A quiet forested area in the Mountain West region (USA) served as the backdrop for the architectural experiment of the young American William O’Brien Jr.
The triangular house was declared by the customer as a place for out-of-town recreation and storage of a valuable collection of expensive wines, hunting trophies, artifacts, rare books, and other family heirlooms.
Here, in the silence of the forest, alone with nature and yourself, you are supposed to spend your free time and enjoy life to the fullest. Allandale House is formed by three asymmetric volumes: western, central, and eastern parts, each of which has its own functional purpose.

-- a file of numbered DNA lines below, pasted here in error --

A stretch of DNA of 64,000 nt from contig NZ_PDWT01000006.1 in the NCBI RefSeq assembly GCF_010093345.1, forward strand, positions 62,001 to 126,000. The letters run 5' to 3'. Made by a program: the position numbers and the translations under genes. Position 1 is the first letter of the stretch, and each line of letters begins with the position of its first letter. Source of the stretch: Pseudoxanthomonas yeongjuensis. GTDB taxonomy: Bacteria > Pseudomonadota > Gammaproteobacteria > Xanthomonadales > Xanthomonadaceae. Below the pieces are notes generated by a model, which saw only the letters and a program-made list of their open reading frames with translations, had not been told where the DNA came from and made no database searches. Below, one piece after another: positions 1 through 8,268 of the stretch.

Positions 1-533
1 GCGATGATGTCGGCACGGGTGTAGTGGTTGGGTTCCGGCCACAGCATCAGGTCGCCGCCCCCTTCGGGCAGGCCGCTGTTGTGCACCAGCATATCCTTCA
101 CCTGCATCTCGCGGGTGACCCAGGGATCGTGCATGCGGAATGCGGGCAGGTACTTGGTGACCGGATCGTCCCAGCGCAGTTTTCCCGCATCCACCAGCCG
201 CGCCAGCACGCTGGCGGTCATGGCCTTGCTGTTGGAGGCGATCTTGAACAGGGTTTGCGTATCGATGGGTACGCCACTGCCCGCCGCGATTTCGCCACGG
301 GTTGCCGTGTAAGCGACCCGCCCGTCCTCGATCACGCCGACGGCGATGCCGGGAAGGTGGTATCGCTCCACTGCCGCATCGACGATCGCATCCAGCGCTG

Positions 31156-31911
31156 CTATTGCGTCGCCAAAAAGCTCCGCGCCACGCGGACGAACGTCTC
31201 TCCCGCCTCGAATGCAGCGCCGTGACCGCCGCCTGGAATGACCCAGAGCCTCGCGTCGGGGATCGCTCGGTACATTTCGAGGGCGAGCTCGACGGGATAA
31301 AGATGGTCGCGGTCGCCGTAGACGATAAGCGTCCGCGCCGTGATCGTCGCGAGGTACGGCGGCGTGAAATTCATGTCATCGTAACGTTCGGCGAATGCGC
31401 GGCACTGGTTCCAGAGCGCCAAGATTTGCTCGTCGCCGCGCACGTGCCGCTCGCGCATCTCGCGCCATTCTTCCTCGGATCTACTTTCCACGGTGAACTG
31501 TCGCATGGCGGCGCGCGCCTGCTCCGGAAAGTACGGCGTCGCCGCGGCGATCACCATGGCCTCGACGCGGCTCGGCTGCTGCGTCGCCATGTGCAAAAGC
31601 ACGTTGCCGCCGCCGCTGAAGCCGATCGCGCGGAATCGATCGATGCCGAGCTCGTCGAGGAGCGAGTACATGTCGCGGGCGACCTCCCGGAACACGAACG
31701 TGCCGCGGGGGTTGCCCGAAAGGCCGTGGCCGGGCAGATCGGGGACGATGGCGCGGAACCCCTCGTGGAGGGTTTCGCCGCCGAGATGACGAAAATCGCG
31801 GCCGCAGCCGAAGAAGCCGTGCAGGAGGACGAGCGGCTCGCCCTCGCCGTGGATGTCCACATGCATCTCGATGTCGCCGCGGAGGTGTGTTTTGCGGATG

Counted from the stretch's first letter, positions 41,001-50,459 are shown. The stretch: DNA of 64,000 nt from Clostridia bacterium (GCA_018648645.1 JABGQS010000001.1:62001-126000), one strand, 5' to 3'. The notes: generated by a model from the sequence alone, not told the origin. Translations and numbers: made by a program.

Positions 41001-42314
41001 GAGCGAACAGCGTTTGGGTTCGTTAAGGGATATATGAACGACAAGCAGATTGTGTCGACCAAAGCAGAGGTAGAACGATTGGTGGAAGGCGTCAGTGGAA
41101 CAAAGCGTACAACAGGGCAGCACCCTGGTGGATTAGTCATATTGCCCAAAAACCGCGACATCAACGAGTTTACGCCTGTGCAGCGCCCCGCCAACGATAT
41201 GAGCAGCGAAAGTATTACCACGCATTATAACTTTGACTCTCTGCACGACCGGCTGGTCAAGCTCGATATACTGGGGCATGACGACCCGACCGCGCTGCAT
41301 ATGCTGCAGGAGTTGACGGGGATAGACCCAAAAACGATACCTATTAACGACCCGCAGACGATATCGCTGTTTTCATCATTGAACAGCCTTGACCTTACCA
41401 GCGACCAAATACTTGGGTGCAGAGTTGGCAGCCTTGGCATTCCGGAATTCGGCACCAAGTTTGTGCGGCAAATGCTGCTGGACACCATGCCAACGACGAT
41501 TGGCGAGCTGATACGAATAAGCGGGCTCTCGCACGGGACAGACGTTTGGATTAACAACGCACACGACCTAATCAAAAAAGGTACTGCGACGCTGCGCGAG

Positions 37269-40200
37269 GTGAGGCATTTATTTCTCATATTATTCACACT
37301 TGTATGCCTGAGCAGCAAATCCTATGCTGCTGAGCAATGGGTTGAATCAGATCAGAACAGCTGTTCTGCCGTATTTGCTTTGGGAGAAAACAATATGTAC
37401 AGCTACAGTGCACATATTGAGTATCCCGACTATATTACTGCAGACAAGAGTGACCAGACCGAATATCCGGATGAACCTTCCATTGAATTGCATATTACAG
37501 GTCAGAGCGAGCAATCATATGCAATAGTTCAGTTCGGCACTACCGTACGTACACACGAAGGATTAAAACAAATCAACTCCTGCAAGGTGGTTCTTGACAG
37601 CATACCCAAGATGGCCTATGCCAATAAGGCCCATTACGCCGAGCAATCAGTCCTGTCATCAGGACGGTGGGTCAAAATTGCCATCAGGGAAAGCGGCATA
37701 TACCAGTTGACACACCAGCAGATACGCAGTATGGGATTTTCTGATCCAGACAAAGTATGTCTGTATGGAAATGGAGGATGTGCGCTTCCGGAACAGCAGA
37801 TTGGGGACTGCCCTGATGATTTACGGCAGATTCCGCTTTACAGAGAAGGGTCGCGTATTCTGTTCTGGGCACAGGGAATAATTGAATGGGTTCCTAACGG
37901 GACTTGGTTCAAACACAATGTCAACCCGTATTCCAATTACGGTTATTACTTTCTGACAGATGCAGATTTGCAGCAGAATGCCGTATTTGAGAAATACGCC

The library, garage, and wine cellar are located in the highest part of the building, the center of the house contains the bedrooms and bathrooms, and the east part hides the living room, kitchen, and dining room. In addition to the triangular orientation of the internal volumes, the interiors of Allandale House are played up with the help of unconventional windows located in different, most unexpected places. Window openings reveal picturesque “pictures” of a forest landscape, bringing notes of warmth and comfort to the restraint of the interior.